7. Cook together
Eating out is the quickest way to burn through money…and in many cases can prove to be less nutritious. Cooking at home as a family can be an enjoyable and bonding experience. Use this time to catch up on your child’s day. If you’re in a crunch for time try picking one day of the week where you make a few dishes that can easily be reheated throughout the week.
8. Carry homemade lunches to work
Make a great lunch from last night’s leftovers and bring it to work in a reusable bag. Over the weekend bake one or two casseroles that can be easily packaged for lunch throughout the week.
9. Consider becoming a member of a wholesale market
Wholesale superstores like SAM’s club and Costco area great way to save money, especially on items that that you go through quickly like milk, sugar, toilet paper, paper towels and detergent. The membership fee associated with these stores typically pays for itself in 4-5 months.
10. Consider selling clothing you no longer wear to consignment shops
Gather all the clothing you’ll never wear again and take them to a consignment shop. Consignment shops offer maximum value for gently worn garments and you have the added benefit of someone doing all the work for you.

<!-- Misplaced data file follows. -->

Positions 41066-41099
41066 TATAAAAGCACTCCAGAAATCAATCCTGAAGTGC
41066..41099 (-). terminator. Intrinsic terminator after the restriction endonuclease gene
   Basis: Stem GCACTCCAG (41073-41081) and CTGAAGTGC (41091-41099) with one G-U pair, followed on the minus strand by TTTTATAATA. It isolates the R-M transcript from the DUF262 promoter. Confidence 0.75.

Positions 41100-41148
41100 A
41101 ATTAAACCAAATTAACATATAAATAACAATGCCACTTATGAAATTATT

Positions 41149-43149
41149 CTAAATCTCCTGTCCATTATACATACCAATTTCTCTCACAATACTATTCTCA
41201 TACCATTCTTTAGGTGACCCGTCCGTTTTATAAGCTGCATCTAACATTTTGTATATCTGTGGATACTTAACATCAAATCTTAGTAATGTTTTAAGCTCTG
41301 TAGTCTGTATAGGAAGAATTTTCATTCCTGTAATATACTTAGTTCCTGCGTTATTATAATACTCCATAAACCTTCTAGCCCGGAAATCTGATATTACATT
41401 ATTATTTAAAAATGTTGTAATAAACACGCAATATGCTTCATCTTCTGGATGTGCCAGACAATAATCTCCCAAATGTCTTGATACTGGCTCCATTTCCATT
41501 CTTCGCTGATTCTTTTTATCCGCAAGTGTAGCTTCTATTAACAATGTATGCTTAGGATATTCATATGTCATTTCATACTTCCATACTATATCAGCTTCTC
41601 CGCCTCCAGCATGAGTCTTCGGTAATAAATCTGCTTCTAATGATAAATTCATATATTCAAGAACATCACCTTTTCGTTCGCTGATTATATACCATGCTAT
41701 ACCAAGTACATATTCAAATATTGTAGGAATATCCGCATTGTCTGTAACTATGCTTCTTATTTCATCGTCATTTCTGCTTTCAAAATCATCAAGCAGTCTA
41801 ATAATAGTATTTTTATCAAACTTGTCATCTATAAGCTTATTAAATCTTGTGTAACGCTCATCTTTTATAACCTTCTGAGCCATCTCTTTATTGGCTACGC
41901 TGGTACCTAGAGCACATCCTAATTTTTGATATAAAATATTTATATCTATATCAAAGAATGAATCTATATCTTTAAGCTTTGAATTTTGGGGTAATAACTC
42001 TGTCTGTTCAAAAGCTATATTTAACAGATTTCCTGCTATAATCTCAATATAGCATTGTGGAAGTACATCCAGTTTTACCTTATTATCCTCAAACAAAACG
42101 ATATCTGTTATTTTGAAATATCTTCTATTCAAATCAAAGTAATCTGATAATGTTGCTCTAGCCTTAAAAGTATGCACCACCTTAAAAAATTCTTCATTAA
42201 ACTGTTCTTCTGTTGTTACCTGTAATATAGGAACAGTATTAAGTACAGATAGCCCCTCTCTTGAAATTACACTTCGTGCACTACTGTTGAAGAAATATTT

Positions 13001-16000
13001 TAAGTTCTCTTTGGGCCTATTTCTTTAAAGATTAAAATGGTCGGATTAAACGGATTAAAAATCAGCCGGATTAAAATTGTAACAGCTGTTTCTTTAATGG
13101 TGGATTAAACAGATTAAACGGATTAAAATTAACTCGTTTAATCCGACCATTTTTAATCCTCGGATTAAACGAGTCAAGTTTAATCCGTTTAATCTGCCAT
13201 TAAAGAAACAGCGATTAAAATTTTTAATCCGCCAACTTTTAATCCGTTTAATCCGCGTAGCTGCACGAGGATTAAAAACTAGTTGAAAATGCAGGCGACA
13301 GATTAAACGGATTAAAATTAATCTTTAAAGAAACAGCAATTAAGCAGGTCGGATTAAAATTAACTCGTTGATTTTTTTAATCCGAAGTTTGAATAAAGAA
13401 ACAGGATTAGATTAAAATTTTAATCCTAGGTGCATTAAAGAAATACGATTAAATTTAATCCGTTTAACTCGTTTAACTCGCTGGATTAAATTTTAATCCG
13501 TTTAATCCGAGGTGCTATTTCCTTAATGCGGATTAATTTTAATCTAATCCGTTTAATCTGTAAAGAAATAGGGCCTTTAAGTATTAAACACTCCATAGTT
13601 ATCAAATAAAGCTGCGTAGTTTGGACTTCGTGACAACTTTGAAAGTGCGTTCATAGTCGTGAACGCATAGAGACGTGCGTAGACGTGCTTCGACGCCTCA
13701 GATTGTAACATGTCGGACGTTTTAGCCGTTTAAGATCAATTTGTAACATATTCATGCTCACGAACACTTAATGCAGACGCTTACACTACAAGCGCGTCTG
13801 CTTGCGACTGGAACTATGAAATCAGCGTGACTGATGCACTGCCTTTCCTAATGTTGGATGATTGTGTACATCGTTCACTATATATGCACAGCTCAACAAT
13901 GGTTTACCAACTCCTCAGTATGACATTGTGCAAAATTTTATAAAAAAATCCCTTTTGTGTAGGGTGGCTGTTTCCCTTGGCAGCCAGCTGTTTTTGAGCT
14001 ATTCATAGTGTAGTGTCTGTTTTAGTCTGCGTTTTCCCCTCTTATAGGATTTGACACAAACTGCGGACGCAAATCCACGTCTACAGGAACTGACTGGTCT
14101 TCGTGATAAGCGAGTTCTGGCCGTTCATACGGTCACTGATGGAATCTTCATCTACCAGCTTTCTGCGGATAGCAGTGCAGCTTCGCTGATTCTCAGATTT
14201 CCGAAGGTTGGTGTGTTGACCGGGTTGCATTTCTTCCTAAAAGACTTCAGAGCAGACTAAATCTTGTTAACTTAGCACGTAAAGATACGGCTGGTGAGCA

11. Trade your children’s outgrown clothes, toys and books
Get your friends and neighbors together for a children’s clothes, book & toy swap. Most children outgrow their clothes before they can wear them out and loose interest in their toys shortly after unwrapping them. Toy and book swaps are a wonderful way to save on expensive items. And if you don’t know anyone else you can pass a used toy or book to? Consider donating to the Salvation Army or local children’s charity.
12. Before heading for the grocery store, make a list…and go without your kids
Wait until your kids are in school or on a playdate to go grocery shopping. Always carry a detailed list…and only buy those things that are on it. Not having the kids tag along will avoid those impulse buys and extra goodies they throw in the cart.
13. Clip coupons
Many websites like coupons.com have online coupons for grocery items, toiletries, children’s clothes and more.
14. Save on fresh produce by buying frozen veggies and berries
They cost less, last longer and have the same nutritional value as fresh.
15. Skip the mocha latte at your favorite coffee spot and brew your own at home
On the average a regular “tall” coffee costs $2.75. Multiply that by 5-7 days a week and you’ve saved a bundle by the end of the year.
16. Check out the dollar bin at your favorite discount retail outlet